President Barack Obama has proposed a tax of $10 on every barrel of oil as part of his 2017 budget. The proceeds, says the White House, will go toward transportation projects and to fund the president’s climate change programs.
The following statements from energy and environment experts at The Heartland Institute – a free-market think tank – may be used for attribution. For more comments, refer to the contact information below. To book a Heartland guest on your program, please contact Director of Communications Jim Lakely at [email protected] and 312/377-4000.
“It is no surprise that Obama in his lame duck year will propose every possible interference with American commerce he can think to do by executive order. He evidently feels he has not yet done enough to destroy the American economy, so he is piling more on. Obama will not get away with it – but even if he does, the next president is likely to undo the damage in his or her first day in office.”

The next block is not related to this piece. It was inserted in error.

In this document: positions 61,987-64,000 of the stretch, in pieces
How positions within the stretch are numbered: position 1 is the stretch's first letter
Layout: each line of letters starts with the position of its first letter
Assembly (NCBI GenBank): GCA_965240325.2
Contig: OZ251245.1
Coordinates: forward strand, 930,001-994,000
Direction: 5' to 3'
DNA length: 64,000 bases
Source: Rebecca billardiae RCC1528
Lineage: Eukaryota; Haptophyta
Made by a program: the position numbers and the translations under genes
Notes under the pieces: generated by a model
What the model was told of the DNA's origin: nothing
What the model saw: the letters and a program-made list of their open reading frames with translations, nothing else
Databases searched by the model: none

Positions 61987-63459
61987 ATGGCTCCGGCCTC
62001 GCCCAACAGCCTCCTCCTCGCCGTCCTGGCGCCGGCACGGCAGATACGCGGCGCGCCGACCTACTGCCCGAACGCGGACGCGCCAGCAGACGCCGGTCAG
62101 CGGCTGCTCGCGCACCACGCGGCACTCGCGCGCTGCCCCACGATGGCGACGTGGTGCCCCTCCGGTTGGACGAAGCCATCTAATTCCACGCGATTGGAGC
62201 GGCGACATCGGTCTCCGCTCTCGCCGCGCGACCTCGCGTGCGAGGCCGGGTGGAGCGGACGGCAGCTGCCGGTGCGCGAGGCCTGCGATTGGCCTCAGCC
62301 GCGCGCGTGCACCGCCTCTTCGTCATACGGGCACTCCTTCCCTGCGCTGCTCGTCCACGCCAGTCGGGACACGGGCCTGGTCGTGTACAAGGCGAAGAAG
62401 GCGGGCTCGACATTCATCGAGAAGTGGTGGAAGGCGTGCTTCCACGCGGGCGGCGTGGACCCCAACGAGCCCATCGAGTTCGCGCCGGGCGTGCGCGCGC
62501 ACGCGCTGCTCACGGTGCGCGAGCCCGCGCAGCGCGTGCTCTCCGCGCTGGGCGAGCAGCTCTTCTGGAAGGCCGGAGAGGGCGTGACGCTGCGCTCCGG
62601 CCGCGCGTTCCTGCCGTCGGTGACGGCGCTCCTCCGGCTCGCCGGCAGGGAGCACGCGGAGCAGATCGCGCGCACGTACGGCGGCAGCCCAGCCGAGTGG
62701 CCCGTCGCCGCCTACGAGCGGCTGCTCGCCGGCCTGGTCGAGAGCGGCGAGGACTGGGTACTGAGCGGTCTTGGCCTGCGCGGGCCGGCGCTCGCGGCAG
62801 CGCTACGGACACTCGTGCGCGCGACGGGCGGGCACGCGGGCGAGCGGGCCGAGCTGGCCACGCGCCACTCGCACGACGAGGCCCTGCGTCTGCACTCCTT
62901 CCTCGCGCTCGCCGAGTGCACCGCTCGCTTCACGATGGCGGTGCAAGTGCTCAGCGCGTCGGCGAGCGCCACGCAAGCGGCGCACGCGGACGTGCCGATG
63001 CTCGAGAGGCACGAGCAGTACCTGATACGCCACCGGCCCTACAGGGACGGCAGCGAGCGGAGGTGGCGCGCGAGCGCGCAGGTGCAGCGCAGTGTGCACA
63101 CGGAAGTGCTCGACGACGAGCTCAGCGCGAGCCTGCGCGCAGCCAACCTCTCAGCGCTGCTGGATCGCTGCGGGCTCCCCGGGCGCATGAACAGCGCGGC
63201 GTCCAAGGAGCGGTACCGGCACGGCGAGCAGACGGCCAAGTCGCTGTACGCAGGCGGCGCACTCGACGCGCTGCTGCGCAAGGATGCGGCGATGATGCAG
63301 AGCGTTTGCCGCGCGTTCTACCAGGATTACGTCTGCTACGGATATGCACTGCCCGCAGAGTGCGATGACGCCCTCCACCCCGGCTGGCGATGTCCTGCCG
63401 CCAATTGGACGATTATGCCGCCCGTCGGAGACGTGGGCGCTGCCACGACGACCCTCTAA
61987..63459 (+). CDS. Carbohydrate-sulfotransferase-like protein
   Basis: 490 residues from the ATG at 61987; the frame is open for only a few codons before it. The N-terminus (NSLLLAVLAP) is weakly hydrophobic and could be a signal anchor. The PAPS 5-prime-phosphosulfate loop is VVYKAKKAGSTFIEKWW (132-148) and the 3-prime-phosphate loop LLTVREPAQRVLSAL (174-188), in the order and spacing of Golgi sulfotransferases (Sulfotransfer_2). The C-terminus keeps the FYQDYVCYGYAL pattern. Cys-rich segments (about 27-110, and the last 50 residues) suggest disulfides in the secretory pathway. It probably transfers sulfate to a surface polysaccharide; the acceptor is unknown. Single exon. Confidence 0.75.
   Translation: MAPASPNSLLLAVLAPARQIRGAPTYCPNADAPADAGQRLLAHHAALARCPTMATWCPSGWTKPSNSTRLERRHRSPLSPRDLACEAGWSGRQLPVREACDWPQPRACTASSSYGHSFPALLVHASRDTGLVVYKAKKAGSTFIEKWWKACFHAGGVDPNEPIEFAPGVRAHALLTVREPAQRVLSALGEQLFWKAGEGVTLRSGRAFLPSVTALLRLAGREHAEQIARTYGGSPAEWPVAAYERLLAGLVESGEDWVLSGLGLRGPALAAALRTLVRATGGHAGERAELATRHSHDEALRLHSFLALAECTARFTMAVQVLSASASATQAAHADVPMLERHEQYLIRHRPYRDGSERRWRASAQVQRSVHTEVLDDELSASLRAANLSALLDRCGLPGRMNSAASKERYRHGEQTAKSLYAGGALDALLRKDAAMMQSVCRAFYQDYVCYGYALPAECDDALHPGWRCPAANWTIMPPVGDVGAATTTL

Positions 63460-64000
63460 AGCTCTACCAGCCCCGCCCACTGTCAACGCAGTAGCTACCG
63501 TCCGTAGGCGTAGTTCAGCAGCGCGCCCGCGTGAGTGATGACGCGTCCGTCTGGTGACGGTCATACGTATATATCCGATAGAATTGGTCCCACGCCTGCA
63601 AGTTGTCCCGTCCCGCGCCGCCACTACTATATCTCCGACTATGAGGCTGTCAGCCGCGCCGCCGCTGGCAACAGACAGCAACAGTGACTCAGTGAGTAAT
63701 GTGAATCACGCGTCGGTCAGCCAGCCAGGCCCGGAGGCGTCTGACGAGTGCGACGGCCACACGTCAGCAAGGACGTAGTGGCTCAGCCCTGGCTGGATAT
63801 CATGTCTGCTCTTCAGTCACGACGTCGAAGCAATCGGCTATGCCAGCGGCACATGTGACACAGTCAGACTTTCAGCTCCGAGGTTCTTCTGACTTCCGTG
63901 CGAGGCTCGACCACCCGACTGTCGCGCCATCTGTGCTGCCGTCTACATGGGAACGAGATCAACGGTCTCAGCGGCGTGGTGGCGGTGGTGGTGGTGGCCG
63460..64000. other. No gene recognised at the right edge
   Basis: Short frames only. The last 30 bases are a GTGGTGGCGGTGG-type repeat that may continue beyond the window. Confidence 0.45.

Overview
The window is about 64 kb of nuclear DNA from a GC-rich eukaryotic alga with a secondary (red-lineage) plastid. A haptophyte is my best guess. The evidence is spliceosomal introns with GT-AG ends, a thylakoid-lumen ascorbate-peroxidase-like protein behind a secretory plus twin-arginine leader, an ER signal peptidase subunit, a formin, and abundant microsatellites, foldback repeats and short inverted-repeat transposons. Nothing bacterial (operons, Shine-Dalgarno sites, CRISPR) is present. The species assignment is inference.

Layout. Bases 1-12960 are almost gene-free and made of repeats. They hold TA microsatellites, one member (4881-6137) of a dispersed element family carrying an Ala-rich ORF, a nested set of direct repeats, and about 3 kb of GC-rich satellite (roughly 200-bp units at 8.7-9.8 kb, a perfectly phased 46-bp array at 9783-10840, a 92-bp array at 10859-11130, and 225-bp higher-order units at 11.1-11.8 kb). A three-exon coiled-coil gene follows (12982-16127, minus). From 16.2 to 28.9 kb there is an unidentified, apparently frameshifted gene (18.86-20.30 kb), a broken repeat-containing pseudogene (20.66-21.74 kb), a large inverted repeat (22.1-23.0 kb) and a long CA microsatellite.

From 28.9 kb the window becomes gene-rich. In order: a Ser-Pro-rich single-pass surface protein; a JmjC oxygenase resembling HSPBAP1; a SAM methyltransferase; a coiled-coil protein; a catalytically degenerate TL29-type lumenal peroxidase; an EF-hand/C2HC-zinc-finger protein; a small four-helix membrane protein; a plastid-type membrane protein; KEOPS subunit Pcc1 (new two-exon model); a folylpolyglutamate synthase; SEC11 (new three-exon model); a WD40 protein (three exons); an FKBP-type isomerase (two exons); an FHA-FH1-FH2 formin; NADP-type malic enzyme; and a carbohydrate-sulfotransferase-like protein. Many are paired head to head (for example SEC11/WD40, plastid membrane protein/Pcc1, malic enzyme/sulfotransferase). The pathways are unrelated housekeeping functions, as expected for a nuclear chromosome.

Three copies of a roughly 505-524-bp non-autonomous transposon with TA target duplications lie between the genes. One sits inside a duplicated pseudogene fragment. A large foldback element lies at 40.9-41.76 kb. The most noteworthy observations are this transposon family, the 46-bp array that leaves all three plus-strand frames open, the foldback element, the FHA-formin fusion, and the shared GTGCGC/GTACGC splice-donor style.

“This proposal from President Obama is about as serious putting forward a proposal to reanimate the dodo. This move has more to do with the president signaling to the climate-activist portion of the Left that he is ‘with them’ than it does with putting forward serious policy.
“It’s a nod and a wink, nothing more. At least administration officials had the common courtesy to admit this tax would just simply be passed on to consumers at the gas pump and in their heating bills. Like the dodo, this proposed tax is already dead.”